How To Make Your Wardrobe Last

Even if we are swimming in money, most of us like to make our favorite wardrobe pieces last. I mean what if Fluevog stops making that shoe, or the GAP stops making cotton tees? (we’re safe there). And it’s good for the environment as well as our wallets to prolong the lives of our clothes.

Here are some ways I “baby” my clothes/shoes, and I would love to know yours:

  • Iron as little as possible. No, not only because I am a lazy toadstool. Ironing can be hazardous to certain fabrics, wreaks havoc on embellishments, and has been known to burn a shirt here and there. I usually just shake while damp, smooth with my hands and/or do a quick fluff in the dryer to eliminate wrinkles. For serious stuff, I use a steamer (no bulky board required).
  • Get my favorite shoes and boots re-soled before it’s too late. This takes just a quick trip to the shoe shop inside the Mall, and costs about $12. It rescues my favorite footwear and extends the life dramatically.
These cannot be saved. But look at that sweet face! Source
  • Wash jeans inside out and dry them in the machine for only about ten minutes. This helps retain the color and prevents fabric wear and tear. Oh, and I can stretch them while they’re damp just so they fit, um, more comfortably.ย  ☺
  • Practice prevention on white shirts by spritzing underarms with white vinegar before washing. I spray on undiluted white vinegar and wait about ten minutes before tossing the shirt in with the rest of the light clothing. Works a charm at preventing yellowing.
Keep it whiter than white. Source.
  • Window cleaner (just a little squirt on a clean cloth) works wonderfully on patent leather shoes and bags. It gives them that like-new shine.
Keep it bright and shiny with a little spritz. Source.

Any techniques to share, to help us stretch that valuable wardrobe?

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patti

35 Comments

  1. Great tips!

    To baby my clothes and shoes, I:

    -Wash everything on delicate, in cold water, and let it air-dry
    -Pop lined dresses, lace pieces, bras, and cotton sweaters into delicates bags before throwing it in the machine
    -Handwash cashmere
    -Get a rubber sole put on leather-soled shoes before the first time I wear them

  2. My stepmother taught me a thrifty alternative – use a liter size soda bottle – for most knee boots, it's about the right size!

  3. supposedly washing a white shirt as soon as possible also helps prevent the underarm yellowing. I guess the yellowing happens over time as the shirt sits in the laundry basket and reacts to perspiration. And, someone told me once that items like jeans/pants/slacks don't really need to be washed every time you wear them. Depending of course on how dirty you may actually get them! And, as you mentioned, turning them inside out before washing helps prevent a lot of wear.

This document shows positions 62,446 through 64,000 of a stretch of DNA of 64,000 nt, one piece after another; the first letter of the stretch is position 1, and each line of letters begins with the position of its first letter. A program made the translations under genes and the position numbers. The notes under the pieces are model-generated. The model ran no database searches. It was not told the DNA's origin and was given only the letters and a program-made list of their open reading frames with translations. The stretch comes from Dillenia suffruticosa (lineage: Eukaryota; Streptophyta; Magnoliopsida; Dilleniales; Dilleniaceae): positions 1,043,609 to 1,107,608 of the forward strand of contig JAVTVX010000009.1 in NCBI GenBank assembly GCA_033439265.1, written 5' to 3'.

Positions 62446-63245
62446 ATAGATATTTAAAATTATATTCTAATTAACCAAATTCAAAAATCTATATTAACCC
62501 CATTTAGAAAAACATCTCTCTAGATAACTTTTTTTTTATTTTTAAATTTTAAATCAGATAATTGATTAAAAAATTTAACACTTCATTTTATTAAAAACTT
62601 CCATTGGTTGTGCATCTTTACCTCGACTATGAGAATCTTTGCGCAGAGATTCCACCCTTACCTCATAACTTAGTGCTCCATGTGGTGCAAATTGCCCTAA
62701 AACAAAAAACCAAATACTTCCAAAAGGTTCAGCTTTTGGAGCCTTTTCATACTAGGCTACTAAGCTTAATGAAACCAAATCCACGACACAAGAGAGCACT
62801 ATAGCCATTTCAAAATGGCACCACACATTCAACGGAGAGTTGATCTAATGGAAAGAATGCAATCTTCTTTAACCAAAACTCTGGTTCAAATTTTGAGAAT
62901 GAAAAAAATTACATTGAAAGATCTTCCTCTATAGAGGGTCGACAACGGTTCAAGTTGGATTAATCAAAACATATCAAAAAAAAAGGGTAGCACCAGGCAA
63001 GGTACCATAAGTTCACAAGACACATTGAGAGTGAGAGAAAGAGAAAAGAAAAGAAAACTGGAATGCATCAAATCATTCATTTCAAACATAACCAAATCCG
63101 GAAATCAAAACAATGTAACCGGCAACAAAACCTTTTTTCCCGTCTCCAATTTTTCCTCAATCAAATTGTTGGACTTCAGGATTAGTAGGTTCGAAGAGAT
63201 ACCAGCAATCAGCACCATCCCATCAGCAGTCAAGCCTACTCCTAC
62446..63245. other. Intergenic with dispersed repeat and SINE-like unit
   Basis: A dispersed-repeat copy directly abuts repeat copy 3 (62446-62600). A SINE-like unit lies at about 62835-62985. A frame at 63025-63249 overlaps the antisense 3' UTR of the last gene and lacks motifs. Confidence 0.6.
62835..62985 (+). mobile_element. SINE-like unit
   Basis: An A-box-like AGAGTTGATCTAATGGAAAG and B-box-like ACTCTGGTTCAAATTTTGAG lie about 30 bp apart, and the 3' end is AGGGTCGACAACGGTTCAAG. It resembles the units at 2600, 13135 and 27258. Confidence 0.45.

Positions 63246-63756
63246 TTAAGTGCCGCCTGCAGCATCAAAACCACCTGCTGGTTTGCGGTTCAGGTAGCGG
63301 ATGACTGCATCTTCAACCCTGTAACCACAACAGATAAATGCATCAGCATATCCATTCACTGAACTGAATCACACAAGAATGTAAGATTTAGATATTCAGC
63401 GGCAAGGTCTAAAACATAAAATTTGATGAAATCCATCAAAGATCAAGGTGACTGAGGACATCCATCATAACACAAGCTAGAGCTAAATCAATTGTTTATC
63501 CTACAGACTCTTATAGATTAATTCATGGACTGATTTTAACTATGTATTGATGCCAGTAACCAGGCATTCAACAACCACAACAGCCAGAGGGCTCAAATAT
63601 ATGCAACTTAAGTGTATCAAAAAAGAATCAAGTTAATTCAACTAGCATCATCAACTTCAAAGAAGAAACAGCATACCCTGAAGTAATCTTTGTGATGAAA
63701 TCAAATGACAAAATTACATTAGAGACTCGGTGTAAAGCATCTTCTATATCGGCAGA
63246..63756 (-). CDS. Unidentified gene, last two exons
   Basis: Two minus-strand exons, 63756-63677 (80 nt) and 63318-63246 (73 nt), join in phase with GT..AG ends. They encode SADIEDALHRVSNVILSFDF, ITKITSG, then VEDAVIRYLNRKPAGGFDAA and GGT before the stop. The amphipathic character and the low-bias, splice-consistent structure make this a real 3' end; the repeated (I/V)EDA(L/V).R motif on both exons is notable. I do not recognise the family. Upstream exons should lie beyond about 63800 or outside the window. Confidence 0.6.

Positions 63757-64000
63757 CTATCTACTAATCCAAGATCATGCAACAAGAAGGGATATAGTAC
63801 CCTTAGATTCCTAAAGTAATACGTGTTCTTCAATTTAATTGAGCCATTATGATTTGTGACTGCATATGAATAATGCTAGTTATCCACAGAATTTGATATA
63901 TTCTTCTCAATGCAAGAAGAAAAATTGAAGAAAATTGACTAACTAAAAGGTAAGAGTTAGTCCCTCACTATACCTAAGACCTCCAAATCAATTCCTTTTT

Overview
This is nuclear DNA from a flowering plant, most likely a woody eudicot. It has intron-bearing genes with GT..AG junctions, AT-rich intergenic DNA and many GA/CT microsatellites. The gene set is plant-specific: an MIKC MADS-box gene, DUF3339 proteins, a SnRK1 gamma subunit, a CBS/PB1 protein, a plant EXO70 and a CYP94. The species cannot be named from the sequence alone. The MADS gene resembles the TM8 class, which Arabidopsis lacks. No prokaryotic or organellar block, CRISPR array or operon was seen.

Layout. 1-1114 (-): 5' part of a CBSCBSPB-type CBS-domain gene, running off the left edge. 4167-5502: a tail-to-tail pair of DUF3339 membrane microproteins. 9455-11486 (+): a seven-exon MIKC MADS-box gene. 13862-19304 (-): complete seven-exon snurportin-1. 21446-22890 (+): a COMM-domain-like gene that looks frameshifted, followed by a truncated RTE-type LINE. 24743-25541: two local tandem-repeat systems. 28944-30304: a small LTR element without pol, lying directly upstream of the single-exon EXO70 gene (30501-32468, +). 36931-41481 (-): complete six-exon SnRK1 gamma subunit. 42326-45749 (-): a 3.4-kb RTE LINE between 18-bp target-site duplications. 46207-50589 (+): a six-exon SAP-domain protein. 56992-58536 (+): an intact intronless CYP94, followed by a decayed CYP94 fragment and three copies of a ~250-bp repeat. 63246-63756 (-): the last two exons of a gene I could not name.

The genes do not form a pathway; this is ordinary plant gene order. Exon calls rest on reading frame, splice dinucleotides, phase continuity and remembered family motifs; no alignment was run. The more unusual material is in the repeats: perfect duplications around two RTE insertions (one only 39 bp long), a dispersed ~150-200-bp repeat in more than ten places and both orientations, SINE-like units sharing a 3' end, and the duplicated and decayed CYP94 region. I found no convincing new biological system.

4. I love the vinegar tip as well! Sometimes when I see a shirt that has yellowed and I may not have caught it, I use a tablet for the dishwasher. This works really well on white stuff with yellow underarms. I wet the dishwasher tablet, rub it on the stain so that it kind of breaks apart (work it into the fabric), then let it sit for about 30 minutes to an hour before washing. Ta-Daa!

  5. I use Zout. I think it works a lot better than Spray n Wash. It will take out old yellow stains on antique tablecloths. I haven't found much it can't handle.
    No one has mentioned Fray Check on here yet. It's a little bottle of clear stuff that looks and smells similar to nail polish. You find it in the sewing aisle. I use it all the time to prevent snags or tears from spreading. Especially in odd places like a small weak point at the dart seam or neckline seam that you know will spread and fray out the next time you wash it. Put on plenty of Fray Check and let it dry before you wash the garment. Then, if you want, you can put in a few hand stitches with a carefully matched color of thread to keep things even more secure. This works in places where it would look silly if you folded or pulled the garment in on itself. Once the fray check has secured what's left of the original weave of the fabric – I take a needle and thread and do a bit of weaving myself staying just under the outer surface of the fabric. It seems to work. And of course, with sweaters, it's impossible to find the weak spot afterwards.

  6. Thanks for the white vinegar tip; I use it for pet stains but had forgotten about yellowing! Me? I hand wash a lot of my clothes; not much dry cleaning. xoxo

  7. Sounds like many of us will be putting a spray bottle of vinegar in the laundry room soon! I hadn't heard the tip about window cleaner, but I'll be trying it for sure, especially on my husband's white dress shirts. Like Sheila, I try not to wash items too frequently, particularly sweaters because they tend to never look the same even when I baby them.

  8. I often use these measures on my family's clothes and those I pick up for a song at thrift:

    For oily food stains, try straight or lightly diluted original Dawn dish liquid; let sit 20 minutes before washing.
    For dark grease marks, I spray with WD-40 (outside) and blot well with something under the fabric so it doesn't go through; let sit about 15 minutes; then squirt with straight Dawn, let sit another 20 minutes, and wash on warmest setting recommended.